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    this is a very interesting thread, I'm helping my wife get into riding and she has the same weak leg issues, she had a tumor removed from her spine as a baby, and it made a mess of it, she also has one leg much weaker then the other, without much feeling in one foot, the main issue I am having to help her overcome is her foot doesn't face straight forward on her right leg, it turns to one side and has a tendency to fall off of the pedal, I'm trying to locate a crank for her bike she has now I can modify it to turn the pedal canted slightly outward, I'll press a piece of steel in the threaded hole for the pedal, weld it in place, then machine the pedal threads at an angle, so the pedal installs "crooked" this will place her foot directly on the pedal,while still allowing it to rotate

  19. #19
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    Lostforawhile,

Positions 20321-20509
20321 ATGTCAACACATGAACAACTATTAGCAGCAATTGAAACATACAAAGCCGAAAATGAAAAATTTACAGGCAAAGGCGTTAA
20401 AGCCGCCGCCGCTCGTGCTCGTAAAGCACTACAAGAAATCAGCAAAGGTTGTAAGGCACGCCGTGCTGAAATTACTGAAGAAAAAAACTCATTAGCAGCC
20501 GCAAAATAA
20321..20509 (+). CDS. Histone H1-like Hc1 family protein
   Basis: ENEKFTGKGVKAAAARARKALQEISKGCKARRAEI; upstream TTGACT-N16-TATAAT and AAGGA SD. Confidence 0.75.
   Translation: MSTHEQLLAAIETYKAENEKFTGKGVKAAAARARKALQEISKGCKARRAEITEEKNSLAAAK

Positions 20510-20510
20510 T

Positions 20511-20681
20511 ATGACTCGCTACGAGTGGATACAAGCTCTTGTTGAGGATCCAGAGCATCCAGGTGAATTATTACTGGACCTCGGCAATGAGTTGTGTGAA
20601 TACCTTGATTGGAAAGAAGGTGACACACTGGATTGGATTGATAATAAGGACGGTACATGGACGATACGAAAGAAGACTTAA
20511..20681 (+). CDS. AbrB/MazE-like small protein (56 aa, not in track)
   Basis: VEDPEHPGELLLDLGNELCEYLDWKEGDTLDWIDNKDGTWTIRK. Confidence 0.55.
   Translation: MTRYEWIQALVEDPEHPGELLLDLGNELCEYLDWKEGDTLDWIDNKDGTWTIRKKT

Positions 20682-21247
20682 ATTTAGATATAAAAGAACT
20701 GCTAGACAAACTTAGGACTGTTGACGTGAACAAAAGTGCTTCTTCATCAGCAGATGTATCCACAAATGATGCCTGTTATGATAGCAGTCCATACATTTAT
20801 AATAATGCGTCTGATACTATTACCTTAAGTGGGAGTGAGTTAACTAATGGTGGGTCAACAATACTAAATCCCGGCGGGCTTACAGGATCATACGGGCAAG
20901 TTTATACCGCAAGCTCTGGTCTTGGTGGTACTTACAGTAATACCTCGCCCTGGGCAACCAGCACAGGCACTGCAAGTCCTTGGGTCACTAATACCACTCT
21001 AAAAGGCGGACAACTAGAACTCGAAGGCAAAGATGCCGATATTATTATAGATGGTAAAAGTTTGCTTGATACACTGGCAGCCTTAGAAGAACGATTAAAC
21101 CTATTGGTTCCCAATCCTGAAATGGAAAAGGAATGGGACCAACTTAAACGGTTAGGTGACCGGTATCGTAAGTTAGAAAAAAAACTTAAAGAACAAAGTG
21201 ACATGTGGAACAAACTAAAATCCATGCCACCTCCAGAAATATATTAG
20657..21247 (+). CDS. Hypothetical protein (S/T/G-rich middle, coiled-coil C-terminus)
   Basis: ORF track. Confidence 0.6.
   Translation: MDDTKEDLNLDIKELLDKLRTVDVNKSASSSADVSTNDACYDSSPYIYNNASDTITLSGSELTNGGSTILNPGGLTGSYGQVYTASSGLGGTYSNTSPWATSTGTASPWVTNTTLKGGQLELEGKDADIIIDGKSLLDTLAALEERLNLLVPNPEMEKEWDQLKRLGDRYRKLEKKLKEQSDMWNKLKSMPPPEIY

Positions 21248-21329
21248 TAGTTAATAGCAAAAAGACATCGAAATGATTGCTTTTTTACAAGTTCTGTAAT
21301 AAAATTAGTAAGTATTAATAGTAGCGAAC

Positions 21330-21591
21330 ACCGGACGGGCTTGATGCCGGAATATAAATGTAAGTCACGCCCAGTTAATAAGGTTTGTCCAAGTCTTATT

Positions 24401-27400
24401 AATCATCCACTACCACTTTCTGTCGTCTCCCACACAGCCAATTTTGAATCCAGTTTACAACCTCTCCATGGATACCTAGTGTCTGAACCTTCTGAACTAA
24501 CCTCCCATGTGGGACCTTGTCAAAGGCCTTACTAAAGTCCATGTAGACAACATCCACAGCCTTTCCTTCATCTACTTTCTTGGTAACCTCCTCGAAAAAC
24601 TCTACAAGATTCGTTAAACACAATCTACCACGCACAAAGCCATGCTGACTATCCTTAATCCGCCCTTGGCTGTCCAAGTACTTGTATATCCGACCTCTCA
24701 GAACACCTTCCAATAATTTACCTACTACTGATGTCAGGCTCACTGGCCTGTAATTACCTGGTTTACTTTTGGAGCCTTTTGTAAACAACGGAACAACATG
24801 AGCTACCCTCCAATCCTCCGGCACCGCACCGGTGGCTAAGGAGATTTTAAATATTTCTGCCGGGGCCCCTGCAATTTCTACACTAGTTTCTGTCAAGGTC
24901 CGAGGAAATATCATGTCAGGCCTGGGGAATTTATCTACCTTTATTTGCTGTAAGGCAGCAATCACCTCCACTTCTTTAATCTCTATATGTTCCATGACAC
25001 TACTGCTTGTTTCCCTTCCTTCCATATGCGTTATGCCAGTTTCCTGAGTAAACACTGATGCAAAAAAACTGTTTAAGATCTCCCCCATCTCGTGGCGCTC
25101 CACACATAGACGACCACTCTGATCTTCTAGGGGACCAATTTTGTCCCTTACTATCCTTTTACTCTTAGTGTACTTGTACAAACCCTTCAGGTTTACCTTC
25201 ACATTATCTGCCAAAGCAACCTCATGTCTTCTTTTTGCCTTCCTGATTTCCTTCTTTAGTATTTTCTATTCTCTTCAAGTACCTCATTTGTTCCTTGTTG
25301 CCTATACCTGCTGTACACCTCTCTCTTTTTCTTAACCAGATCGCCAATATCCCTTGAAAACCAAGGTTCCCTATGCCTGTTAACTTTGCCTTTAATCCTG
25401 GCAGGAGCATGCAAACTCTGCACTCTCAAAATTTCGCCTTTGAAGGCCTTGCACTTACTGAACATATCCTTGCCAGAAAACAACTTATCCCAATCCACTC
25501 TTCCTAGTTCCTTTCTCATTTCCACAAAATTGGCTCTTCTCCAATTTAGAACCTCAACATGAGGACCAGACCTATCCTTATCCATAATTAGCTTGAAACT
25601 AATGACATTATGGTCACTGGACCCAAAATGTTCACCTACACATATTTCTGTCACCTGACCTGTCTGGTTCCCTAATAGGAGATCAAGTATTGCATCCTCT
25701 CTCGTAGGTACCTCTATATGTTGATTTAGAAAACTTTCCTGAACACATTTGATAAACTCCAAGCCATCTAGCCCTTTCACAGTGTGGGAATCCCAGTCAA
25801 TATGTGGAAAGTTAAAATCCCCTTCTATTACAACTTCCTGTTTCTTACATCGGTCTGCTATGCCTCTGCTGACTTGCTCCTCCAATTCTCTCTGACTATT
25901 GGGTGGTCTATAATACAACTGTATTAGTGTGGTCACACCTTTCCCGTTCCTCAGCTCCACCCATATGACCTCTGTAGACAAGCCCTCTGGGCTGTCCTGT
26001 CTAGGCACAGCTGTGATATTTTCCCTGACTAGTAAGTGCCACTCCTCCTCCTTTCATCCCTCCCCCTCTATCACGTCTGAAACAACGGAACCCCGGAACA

For the canted pedal for your wife, couldn't you use one of the aftermarket pedal extensions and have a machinist put the degree of cant into the threaded end of the extension, where it meets the pedal's threaded end? They could properly bend the extension's barrel. I don't know how many degrees her foot is turned out so I can't say for certain the extension is long enough but I imagine they might well help you without having to weld on to the crank and maintain the integrity and mechanism of the crank arm so it would be strong and not fail (I do realize this is not your concern, your wife's being able to ride comfortably is paramount, and it should be. I was thinking safety and failure from heat that may show up later.) The extension would put any clearance you need for the foot's cant outwards and prevent her hitting the crank arm with her heel. The extensions aren't very expensive, IIRC, I see them on eBay and some of the on-line stores, I imagine an LBS could get them quickly.